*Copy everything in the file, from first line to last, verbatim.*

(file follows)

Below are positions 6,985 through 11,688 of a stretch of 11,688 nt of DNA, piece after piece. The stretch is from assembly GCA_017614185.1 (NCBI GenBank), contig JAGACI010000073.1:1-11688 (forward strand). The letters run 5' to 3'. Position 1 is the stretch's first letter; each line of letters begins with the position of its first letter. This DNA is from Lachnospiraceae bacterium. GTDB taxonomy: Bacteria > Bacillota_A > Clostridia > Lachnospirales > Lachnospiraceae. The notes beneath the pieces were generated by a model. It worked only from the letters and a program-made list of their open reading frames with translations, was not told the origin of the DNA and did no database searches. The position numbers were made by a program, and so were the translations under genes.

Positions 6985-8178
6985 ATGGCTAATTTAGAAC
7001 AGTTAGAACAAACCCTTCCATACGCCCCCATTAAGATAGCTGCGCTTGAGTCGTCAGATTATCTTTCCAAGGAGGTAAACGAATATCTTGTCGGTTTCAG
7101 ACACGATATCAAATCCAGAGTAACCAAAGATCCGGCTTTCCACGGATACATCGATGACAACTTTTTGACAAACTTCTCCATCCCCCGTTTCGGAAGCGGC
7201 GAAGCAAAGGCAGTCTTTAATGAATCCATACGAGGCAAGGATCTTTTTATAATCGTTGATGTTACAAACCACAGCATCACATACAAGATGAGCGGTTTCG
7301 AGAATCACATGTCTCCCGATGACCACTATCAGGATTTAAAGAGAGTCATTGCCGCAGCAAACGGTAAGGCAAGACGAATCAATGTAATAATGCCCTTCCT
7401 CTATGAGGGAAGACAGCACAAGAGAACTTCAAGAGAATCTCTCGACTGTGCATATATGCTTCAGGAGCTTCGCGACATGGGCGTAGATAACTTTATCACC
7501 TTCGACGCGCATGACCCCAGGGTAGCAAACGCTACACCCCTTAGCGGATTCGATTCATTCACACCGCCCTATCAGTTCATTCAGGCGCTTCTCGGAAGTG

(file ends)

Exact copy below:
Below are positions 6,985 through 11,688 of a stretch of 11,688 nt of DNA, piece after piece. The stretch is from assembly GCA_017614185.1 (NCBI GenBank), contig JAGACI010000073.1:1-11688 (forward strand). The letters run 5' to 3'. Position 1 is the stretch's first letter; each line of letters begins with the position of its first letter. This DNA is from Lachnospiraceae bacterium. GTDB taxonomy: Bacteria > Bacillota_A > Clostridia > Lachnospirales > Lachnospiraceae. The notes beneath the pieces were generated by a model. It worked only from the letters and a program-made list of their open reading frames with translations, was not told the origin of the DNA and did no database searches. The position numbers were made by a program, and so were the translations under genes.

Positions 6985-8178
6985 ATGGCTAATTTAGAAC
7001 AGTTAGAACAAACCCTTCCATACGCCCCCATTAAGATAGCTGCGCTTGAGTCGTCAGATTATCTTTCCAAGGAGGTAAACGAATATCTTGTCGGTTTCAG
7101 ACACGATATCAAATCCAGAGTAACCAAAGATCCGGCTTTCCACGGATACATCGATGACAACTTTTTGACAAACTTCTCCATCCCCCGTTTCGGAAGCGGC
7201 GAAGCAAAGGCAGTCTTTAATGAATCCATACGAGGCAAGGATCTTTTTATAATCGTTGATGTTACAAACCACAGCATCACATACAAGATGAGCGGTTTCG
7301 AGAATCACATGTCTCCCGATGACCACTATCAGGATTTAAAGAGAGTCATTGCCGCAGCAAACGGTAAGGCAAGACGAATCAATGTAATAATGCCCTTCCT
7401 CTATGAGGGAAGACAGCACAAGAGAACTTCAAGAGAATCTCTCGACTGTGCATATATGCTTCAGGAGCTTCGCGACATGGGCGTAGATAACTTTATCACC
7501 TTCGACGCGCATGACCCCAGGGTAGCAAACGCTACACCCCTTAGCGGATTCGATTCATTCACACCGCCCTATCAGTTCATTCAGGCGCTTCTCGGAAGTG